BAIER: They describe it, Bill, as American exceptionalism, as fighting for your own nation, about fighting globalists and all the things that hurt a country and their ability --

MCGURN: I agree with Mary Anne, it's an odd thing to see a president do this, but I think he's doing what he campaigned to do, and he's saying I'm going into the belly of the beast and I'm going to make my case. I'm not going to shy away from it.

I will say one thing that got lost in the news, a pet interest of mine, the president had some strong language on Hong Kong, warning the Chinese. Before he talked about the trade deal, this time he mentioned the joint declaration. It's very important because in a few days we are going to celebrate the 70th anniversary of the Communist Party in China, and people are expecting things not to go well in Hong Kong. It was interesting that the president had a paragraph or two on that.

BAIER: He pressed a couple of fronts. Iran, talked about the Saudis, and obviously there were two different takes on the Saudi oil attack, the Iranians saying they weren't behind it, everyone else, according to Secretary Pompeo, signed on.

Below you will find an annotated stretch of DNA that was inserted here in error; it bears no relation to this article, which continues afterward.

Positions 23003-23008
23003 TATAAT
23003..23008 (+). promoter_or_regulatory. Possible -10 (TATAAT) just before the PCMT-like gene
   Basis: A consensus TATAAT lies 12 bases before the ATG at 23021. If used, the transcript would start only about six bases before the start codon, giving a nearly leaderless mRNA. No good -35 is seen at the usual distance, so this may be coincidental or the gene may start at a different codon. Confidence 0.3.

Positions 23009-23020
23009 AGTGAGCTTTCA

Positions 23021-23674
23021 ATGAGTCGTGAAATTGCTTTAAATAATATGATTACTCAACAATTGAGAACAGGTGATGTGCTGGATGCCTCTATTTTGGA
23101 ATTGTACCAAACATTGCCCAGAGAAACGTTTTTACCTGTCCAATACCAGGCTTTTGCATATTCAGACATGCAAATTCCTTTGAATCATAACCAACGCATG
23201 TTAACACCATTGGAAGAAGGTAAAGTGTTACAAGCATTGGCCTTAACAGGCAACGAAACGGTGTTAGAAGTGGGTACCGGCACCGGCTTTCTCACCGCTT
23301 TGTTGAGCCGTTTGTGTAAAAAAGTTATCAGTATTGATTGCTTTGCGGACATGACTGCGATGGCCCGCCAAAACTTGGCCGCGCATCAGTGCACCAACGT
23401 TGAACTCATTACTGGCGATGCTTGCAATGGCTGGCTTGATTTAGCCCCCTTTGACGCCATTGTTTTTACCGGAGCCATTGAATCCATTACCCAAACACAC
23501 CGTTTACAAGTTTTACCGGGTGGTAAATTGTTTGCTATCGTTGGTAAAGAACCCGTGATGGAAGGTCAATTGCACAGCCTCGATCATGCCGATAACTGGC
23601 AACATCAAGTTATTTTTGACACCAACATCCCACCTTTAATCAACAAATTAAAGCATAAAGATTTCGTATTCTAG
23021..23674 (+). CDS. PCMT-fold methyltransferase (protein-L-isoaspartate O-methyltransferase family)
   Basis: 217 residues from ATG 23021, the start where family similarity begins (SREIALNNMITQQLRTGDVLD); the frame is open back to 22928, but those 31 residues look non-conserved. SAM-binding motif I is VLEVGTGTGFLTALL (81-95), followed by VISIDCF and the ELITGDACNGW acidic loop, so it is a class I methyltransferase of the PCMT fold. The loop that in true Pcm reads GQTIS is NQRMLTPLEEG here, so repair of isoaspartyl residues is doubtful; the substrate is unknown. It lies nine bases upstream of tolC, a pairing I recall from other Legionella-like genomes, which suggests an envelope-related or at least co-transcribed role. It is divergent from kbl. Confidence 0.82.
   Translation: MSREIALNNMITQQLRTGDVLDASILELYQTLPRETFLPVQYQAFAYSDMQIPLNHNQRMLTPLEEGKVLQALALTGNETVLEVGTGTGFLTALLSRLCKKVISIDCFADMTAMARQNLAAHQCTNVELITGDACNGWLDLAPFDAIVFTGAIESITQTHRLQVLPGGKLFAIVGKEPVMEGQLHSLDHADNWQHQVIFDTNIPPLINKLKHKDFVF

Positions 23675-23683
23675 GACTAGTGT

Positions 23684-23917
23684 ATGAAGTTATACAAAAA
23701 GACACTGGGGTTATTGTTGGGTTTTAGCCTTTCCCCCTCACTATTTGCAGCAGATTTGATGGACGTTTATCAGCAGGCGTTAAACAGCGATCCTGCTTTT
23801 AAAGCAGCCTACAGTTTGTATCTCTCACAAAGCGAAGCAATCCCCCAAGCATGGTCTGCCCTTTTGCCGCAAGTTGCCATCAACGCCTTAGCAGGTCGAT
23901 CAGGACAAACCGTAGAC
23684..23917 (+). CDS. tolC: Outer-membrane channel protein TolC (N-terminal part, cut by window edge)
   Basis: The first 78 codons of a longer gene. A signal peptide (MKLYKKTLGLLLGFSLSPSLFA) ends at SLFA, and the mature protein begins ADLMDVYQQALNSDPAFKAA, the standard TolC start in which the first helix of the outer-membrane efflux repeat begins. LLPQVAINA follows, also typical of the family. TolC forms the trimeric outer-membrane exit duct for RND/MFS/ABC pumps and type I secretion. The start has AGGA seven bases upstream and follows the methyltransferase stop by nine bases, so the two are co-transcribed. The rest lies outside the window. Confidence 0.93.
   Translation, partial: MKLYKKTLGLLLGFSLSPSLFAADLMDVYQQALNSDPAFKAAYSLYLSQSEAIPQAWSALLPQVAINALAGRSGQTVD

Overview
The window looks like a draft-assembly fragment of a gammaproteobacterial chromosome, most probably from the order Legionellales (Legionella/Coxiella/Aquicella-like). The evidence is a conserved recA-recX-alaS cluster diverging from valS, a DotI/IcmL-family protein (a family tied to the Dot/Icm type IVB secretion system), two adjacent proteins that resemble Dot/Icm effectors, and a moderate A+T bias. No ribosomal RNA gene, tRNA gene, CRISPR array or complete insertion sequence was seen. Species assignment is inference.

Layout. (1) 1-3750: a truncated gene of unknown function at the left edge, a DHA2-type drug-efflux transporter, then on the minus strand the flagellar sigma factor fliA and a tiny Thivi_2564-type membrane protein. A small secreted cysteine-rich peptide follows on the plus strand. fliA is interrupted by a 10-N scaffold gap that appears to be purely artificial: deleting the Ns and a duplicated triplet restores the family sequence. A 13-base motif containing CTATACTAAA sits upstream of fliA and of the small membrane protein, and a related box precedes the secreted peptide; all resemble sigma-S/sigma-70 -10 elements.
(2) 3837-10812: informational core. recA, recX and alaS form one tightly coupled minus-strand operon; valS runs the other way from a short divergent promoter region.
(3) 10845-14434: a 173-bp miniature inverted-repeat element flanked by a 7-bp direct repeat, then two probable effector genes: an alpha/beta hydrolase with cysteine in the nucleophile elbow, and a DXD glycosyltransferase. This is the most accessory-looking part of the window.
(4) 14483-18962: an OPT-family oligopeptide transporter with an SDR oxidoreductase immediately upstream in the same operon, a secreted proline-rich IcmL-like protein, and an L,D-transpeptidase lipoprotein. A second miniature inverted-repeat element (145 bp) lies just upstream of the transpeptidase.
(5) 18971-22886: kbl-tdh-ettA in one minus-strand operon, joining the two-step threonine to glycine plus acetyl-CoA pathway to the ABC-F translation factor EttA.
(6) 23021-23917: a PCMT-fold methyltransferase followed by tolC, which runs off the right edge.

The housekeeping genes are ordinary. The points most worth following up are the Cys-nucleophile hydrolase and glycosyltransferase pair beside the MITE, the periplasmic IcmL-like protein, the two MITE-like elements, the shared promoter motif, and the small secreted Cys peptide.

HURT: And it's very clear from the Iranian denials that Iran is doing everything they can to try to draw us into some sort of hot action because they think that will improve the situation.

But I have to just make one slight disagreement about what started World War II. It was not American nationalism, it was Nazi fascism.

MARSH: Overall. I didn't mean America --

HURT: I know that, but it wasn't nationalism. Healthy American nationalism is a good thing, and that's not what started World War II.

MARSH: The U.N. was --

BAIER: Is that the battle we're going to see?

MARSH: Yes, and I think it's a global battle. And I think you're seeing - - what's so interesting to me is the way Trump campaigns and nationalism and populism in the United States and you start to look at the Democratic primary where you start to hear that -- Elizabeth Warren and the blue- collar workers and the hardworking middle America workers, where Trump and someone like Warren could meet, that's going to be a fascinating debate.

BAIER: It will, and we'll cover it all. Panel, thank you.

Thanks for inviting us into your home tonight. That is it for the “Special Report” in New York, back in D.C. tomorrow, fair, balanced, and still unafraid. "The Story" hosted by Martha MacCallum starts after a short break.